The reduction in revenues is a byproduct of a recent strategy to cap healthcare spending by shifting the basis of reimbursement from fee-for-service to outcomes. Under fee-for-service, volume is the primary driver of revenues, and providers have been able to increase income by boosting the number and volume of services performed. Although many of these service decisions are seen through the lens of a doctor’s experience and the situation of a specific patient, the overall pattern tells a different story: The increases in service cost and volume are not translating into better healthcare outcomes — hence the new reimbursement models that are being encouraged by payers and the government alike. These include charging fixed fees for everything from the entire course of treatment for an illness to managing the health of the total population an organization serves. To remain competitive — even profitable — as this shift takes hold, healthcare providers must be able to contain costs while improving healthcare quality.
Physicians make 80 percent of the decisions that affect clinical costs and quality. Yet healthcare leaders often fail to engage their doctors as active participants in the strategic decisions that lie at the heart of their expertise — changing the approach to care in a way that achieves better value. In this article, we look at the experiences and best practices of healthcare providers that are improving clinical value by successfully bringing physicians to the table.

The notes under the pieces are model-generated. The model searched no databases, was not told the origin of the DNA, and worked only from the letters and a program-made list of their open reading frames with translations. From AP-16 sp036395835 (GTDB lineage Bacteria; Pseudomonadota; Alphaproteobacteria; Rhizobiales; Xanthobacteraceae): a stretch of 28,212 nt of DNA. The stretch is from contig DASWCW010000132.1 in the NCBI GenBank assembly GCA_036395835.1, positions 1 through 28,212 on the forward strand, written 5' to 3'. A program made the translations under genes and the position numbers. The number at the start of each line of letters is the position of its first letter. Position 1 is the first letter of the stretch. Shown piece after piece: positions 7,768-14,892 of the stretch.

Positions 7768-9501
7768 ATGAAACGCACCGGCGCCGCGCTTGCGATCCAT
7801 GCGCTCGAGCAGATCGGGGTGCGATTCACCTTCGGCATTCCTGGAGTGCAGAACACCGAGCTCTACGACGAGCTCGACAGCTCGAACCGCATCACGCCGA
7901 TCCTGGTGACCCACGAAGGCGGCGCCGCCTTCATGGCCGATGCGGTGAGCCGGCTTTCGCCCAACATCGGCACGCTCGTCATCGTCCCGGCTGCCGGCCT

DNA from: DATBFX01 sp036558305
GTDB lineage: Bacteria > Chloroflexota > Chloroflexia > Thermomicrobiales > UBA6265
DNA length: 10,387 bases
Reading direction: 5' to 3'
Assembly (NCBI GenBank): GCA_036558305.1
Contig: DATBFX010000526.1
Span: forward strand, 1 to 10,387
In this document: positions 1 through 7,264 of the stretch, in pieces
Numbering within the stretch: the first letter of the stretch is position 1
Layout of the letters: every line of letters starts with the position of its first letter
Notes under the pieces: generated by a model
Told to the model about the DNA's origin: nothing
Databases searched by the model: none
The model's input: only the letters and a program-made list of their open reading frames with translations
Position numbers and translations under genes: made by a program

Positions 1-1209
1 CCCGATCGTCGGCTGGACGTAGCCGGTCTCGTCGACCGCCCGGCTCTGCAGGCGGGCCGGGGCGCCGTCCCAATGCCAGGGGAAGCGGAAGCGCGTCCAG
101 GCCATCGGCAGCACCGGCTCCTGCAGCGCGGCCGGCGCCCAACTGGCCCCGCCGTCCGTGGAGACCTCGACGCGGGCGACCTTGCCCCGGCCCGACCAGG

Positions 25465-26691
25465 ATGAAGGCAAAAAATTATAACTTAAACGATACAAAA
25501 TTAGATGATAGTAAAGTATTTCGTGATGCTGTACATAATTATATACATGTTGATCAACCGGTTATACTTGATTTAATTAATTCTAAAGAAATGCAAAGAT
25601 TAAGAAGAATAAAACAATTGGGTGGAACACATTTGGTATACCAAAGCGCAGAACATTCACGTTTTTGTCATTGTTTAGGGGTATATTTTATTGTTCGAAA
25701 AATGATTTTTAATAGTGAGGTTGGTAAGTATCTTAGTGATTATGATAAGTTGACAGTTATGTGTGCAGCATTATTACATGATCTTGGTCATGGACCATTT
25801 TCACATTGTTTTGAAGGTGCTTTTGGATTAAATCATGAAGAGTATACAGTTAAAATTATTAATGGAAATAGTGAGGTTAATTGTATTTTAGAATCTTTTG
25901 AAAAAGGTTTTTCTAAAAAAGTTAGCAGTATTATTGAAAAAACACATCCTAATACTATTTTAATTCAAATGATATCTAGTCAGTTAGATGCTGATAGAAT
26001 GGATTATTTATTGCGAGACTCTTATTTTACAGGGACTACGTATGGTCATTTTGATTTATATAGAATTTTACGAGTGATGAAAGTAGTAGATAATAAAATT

A High Cultural Bar
The cultural hurdles in the way of successfully engaging physicians are significant. Doctors have been trained to be independent. They make decisions for their patients and accept accountability for those decisions. However, with revenues at risk and reimbursement based on outcomes, doctors can no longer be solitary decision makers. Physicians must now participate in teams to identify optimal treatment approaches and prove that those methods work over time and across entire populations.
In our dealings with healthcare providers, we have found that three elements must be in place to overcome the cultural barriers that stand in the way of triumphantly engaging physicians. The first is the governance model that effectively involves key constituencies in decision making. The second is a leadership style that unlocks an organization’s ability to create new know-how. The third is an improvement approach driven by a data-driven scientific mindset. The concepts behind these elements aren’t necessarily hard to understand, but they can be difficult to implement.
New Structures Need a Different Mindset
During an executive strategy retreat at a large, multi-state hospital system, at which physicians were conspicuous by their absence, a remark consistently came up each time an innovative idea surfaced: “We need to get the docs involved.” Executives realized it was imperative to hold a similar meeting with a critical mass of their physicians. Management promptly convened a session with a few key physician leaders, and the results were illuminating.